Thursday, January 28, 2016

On The Value of Reality


"They quite literally make you harder to hit. But in most D&D and its derivative systems shields rarely offer more than a minor bonus to armor class. I understand this is done for the sake of balance and that realism isn't something that is of prime importance when it comes to fantasy RPGs - but this method always struck me as... well... wrong."
That comes from a blog post about shield use in D&D and Spahn is on the mark but it's not the shield bit that interests me. It's the comment "realism isn't something that is of prime importance when it comes to fantasy RPGs - but this method always struck me as... well... wrong."

The truth about reality in RPG's is that we cherry pick the reality we want. Having shields work the way they do in real life matters. Gangrene? Not so much. Yet for some reason people can't bring themselves to see this. They always gravitate to one side of the issue or the other and seem to believe that the worst thing anyone can do is sit on the fence between the two. You're either dirty and gritty and calculating the ballistics of every shot, or you're riding pink unicorns across rainbow bridges in puffy cloud land.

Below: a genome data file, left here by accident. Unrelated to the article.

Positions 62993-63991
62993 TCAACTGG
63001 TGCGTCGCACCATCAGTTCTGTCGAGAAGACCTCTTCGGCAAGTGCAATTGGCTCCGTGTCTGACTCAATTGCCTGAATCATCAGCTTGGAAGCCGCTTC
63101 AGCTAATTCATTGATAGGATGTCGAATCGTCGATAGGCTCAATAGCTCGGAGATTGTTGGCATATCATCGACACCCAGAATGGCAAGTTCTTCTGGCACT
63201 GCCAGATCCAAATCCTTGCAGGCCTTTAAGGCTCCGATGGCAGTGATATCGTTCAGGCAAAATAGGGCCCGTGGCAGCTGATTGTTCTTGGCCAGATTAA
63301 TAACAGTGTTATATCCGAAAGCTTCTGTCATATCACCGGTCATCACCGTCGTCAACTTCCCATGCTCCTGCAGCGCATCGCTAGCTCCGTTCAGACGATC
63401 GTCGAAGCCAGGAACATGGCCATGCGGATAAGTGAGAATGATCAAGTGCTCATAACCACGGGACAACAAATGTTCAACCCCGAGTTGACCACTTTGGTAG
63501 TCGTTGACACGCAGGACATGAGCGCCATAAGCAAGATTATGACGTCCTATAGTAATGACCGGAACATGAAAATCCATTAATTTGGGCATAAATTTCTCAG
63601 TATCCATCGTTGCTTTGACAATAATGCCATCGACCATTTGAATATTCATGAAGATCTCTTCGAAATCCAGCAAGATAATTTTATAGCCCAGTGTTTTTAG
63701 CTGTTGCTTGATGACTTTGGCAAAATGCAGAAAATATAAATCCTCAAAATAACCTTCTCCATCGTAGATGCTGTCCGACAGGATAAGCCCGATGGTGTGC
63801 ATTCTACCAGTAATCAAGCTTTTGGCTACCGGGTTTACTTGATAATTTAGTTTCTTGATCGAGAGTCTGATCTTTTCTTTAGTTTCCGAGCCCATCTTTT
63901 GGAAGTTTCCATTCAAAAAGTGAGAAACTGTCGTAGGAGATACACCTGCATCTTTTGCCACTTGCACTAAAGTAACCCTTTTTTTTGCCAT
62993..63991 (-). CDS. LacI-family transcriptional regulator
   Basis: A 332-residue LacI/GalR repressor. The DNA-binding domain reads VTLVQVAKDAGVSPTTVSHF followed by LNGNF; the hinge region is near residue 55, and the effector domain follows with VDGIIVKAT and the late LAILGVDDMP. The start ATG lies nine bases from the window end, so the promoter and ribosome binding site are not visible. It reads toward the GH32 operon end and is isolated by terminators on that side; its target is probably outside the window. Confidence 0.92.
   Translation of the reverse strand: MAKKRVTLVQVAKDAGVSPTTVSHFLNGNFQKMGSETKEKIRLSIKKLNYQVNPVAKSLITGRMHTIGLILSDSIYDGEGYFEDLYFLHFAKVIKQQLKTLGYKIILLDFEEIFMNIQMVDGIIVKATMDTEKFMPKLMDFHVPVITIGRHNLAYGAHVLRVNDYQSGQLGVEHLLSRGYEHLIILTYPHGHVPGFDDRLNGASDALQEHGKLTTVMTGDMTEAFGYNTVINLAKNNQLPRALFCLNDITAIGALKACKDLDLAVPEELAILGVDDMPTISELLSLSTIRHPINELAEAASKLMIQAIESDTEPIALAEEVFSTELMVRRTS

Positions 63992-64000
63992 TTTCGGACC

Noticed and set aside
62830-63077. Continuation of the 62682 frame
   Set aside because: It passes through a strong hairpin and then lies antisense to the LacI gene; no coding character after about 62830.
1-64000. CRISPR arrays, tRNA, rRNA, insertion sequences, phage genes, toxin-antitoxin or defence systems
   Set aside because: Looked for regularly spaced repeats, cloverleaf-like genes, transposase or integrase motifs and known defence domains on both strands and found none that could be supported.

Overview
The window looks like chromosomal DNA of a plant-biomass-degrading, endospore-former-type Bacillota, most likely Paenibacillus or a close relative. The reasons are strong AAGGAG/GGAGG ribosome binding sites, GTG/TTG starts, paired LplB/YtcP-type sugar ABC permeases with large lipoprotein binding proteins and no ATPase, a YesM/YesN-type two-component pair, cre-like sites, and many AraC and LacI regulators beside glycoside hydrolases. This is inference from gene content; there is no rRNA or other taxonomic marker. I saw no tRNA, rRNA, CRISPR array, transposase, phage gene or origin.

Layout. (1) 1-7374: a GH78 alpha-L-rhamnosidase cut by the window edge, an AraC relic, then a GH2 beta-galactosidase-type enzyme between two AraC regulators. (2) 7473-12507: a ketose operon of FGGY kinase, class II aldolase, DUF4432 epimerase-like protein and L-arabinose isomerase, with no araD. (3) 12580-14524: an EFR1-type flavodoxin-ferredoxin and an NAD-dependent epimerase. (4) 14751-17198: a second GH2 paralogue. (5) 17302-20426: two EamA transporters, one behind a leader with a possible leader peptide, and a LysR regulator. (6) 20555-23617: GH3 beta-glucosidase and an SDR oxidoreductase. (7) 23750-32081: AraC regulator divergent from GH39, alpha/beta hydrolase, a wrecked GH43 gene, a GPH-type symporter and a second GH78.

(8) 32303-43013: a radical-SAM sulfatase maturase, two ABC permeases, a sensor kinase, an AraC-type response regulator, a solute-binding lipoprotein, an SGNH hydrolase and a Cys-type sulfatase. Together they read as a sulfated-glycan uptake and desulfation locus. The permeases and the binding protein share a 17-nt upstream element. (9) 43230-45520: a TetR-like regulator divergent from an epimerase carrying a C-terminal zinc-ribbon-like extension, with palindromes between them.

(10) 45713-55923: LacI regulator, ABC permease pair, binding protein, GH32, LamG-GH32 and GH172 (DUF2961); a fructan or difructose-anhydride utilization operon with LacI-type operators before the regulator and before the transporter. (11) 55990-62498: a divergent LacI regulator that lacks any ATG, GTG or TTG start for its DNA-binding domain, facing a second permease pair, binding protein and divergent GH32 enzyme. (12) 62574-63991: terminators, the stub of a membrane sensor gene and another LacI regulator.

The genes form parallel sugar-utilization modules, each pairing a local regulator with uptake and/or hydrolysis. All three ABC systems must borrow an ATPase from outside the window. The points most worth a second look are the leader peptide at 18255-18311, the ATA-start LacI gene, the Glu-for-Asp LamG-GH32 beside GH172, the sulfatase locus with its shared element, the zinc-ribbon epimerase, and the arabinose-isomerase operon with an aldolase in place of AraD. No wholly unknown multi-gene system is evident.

My thought on the matter is that your opinion does not matter.

Not to yourself or anyone else because we all have this reality replicator inside our heads called an imagination which is always open to suggestion yet quite defiant when it comes down to matters of control. You can tell it to see shields operating in the traditional inept D&D fashion and your imagination will groan like Kip from Futurama and comply, but it won't stop thinking what a big idiot you are for believing that armor is more important than a shield.

So while it is good to have a game that runs smoothly despite having as little processing power as can be afforded by pencils, paper and dice, it is also good to aspire towards an accurate representation of the Real. It's what your mind wants, and it will keep your imagination happy, even in spite of yourself.